Volume 7, Number 12-13 (2011)
A publication of the Faculty of Communication & Media Studies and the University Research Institute of Applied Communication National and Kapodistrian University of Athens
WHAT DEFINES A MEDIA GENERATION?
In a 2009 New York Times article, the author was interpreting results from a Pew Survey as follows: “Technology is just the start of the old-young divide”. The conventional empirical evidence for this conclusion was the diffusion of new communication technologies as well as the time devoted to different media devices referring to the age of adopters. In the past, we decided to define media generations as for example “people who had television since their infancy” or “people who grew up with a computer”. Even today, we still prefer the assumption of common characteristics when talking about “digital natives” meaning a young generation growing up in the “digital age”. In a historical perspective, the slow progression of media technologies allowed us to think in terms of media generations as life time cycles. With the speeding up of innovation processes, life time cycles necessarily do not correspond with “media cycles”. And, meanwhile, we expect differences within one specific age cohort. If there are distinct experiences and behaviours among siblings, among younger and older students, among succeeding peer groups, and the like, the assumption of media generations in a classical sense includes far more variance and diversity than estimated.
THE IMPORTANCE OF TERRITORY COMMUNICATION STRATEGIES FOR THE CONSTRUCTION OF THE EUROPEAN PUBLIC SPHERE
In the building of relationships between Europe and national governments, the territorial dimension is becoming a strategic stake and a crucial issue for the Political and Communication strategies of the main European Institutions. The local dimension, within the post modernity and globalization age, is becoming the matrix for social and cultural experiences, because it gives back social sense to the growing complexity of relationships (Castells, 1996; Bauman, 2001). There are many signs of this trend, the most crucial of which is the EU Communication Policy, which places the local dimension at the core of Brussels strategies to both fill up the gap between citizens and European Institutions and overcome opposition by national Member States. The aim of the White Paper on Communication (2006) is to reach citizens in their own territories, according to local interests and identities. Hence the efforts to implement a series of communication tools aimed at encouraging the development of a European public sphere at the local level. This is the declared goal to narrow the democratic gap involving citizenship processes. This article will present the project “Going Local”, the European local communication strategy in Northern Italy, supported by the Commission Representation Office for Northern Italy, which is in charge of 8 regions and about 20.000.000 citizens and will analyze the Piedmont case, one of the Regions involved. It shows the EU’s efforts to increase the amount of information about Europe in the local context, according to the guide-lines of the Europe Direct network that views the local information as a strategic tool in the construction of a European public sphere.
POLITICAL COMMUNICATION AND COMMUNICATIONS POLICY: LIAISONS DANGEREUSES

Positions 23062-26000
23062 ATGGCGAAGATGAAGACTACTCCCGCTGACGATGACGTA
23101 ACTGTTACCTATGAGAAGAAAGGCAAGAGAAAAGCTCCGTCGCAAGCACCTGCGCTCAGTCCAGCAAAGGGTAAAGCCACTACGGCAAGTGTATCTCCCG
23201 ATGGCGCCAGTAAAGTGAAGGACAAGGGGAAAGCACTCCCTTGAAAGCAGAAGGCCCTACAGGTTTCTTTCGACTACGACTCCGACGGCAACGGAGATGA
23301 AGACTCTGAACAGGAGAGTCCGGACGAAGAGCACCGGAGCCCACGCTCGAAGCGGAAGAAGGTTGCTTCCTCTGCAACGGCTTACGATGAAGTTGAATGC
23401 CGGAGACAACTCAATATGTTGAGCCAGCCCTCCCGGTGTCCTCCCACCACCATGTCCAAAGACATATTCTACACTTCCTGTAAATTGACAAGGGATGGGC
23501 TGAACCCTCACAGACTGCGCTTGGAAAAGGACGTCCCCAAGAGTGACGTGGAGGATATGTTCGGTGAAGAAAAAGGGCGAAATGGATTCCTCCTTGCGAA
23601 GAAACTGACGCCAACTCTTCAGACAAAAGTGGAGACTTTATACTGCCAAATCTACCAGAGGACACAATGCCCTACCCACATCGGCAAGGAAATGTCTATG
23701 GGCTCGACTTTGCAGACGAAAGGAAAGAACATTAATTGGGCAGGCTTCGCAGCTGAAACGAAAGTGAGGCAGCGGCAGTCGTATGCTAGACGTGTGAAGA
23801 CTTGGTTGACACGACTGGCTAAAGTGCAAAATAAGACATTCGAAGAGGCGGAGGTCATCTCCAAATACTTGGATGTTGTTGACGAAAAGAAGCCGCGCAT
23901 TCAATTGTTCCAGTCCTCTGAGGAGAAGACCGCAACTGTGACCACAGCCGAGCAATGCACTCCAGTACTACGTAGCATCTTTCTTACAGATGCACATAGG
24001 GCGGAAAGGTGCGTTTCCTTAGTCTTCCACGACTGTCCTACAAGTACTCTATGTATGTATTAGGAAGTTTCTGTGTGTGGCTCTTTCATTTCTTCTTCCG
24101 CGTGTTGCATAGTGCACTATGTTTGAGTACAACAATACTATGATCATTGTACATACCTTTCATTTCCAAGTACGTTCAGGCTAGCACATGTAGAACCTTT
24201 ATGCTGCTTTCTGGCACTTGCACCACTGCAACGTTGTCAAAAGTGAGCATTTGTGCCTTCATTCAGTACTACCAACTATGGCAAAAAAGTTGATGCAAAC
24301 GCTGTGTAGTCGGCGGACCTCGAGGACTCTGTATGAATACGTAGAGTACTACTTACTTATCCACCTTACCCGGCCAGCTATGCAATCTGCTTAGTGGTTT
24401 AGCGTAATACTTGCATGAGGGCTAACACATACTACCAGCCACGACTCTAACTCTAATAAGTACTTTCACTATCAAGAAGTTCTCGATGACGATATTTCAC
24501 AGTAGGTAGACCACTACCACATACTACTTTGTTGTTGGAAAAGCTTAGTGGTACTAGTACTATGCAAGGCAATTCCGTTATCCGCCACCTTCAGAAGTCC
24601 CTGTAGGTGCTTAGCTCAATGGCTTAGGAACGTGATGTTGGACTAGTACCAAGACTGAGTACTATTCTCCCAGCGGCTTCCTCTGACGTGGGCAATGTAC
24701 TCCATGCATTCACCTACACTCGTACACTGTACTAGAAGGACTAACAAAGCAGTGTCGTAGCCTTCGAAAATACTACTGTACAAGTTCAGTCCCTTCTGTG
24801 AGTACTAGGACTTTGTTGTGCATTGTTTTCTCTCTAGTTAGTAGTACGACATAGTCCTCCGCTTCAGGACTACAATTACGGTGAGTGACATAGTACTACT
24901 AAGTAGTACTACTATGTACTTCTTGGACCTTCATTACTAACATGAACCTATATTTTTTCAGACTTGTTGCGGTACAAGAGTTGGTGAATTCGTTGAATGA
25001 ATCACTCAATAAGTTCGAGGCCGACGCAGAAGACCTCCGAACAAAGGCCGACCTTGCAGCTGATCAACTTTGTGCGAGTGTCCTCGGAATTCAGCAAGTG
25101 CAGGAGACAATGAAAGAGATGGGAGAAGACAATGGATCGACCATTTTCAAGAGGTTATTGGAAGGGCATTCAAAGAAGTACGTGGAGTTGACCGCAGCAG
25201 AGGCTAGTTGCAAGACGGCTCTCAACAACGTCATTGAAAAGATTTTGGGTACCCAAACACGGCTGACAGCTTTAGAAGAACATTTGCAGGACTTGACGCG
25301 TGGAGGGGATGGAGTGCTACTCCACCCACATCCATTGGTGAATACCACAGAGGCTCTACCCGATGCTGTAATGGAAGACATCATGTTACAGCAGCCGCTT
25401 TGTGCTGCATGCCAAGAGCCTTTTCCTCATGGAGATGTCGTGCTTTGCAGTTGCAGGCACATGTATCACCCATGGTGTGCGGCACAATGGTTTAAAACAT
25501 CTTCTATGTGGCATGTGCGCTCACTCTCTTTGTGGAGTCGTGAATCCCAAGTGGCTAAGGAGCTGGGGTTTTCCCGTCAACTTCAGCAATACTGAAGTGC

This article explores the pivotal relation between communication and media policies, on the one hand, and political communication on the other. These distinct processes of exercising power feed into one another and, provided there is a balance of power, they determine mutually one another to the benefit of the public interest. Currently, however, communication policies do not safeguard the proper function of democratic political communication, due to well-entrenched policies of competition, deregulation and self-regulation of the media and the advertised industries. As a result of an incongruent EU communications policy, a number of incompatible premises apply today with regard to political communication. There is a plethora of media outlets which transmit torrents of “quasi political information” or infotainment. Yet, essential and factual political ignorance is high and on the increase among citizenry across the EU. Indeed, “abysmal ignorance” is demonstrated as prevailing in parts of the EU. This paper argues that the norms of market competition –as originally imposed by the Television Without Frontiers Directive of the EC/EU (EC/1989/552)– in the field of political knowledge provision have proved to be lethal for a democratic political communication. In adopting such policies, political leaders entrapped themselves, since these policies undermine democratically adequate political communication. The “market” in politics and in political communication is the public itself; the people. As regards the congregation and the maintenance of the “Agora of the Demos”, the battle should be to congregate it and to allow its participation and integration. However, existing structures tend to segmentalize this public market utterly. At the same time, dominant processes of competition tend to trivialize and alienate political information from their constituents. As political media contents are evacuated from their essence and alienated from their very nature, they not only segmentalize audiences, shuttering the public, worse still, they produce political ignorance, disaffection and depoliticization. Yet, democratic Politics is impossible to exist outside the collectivity of “the public”. So, the crucial contention at stake is whether this politically dangerous cul-de-sac could be reversed by communication policies that do not undermine, but favour Politics.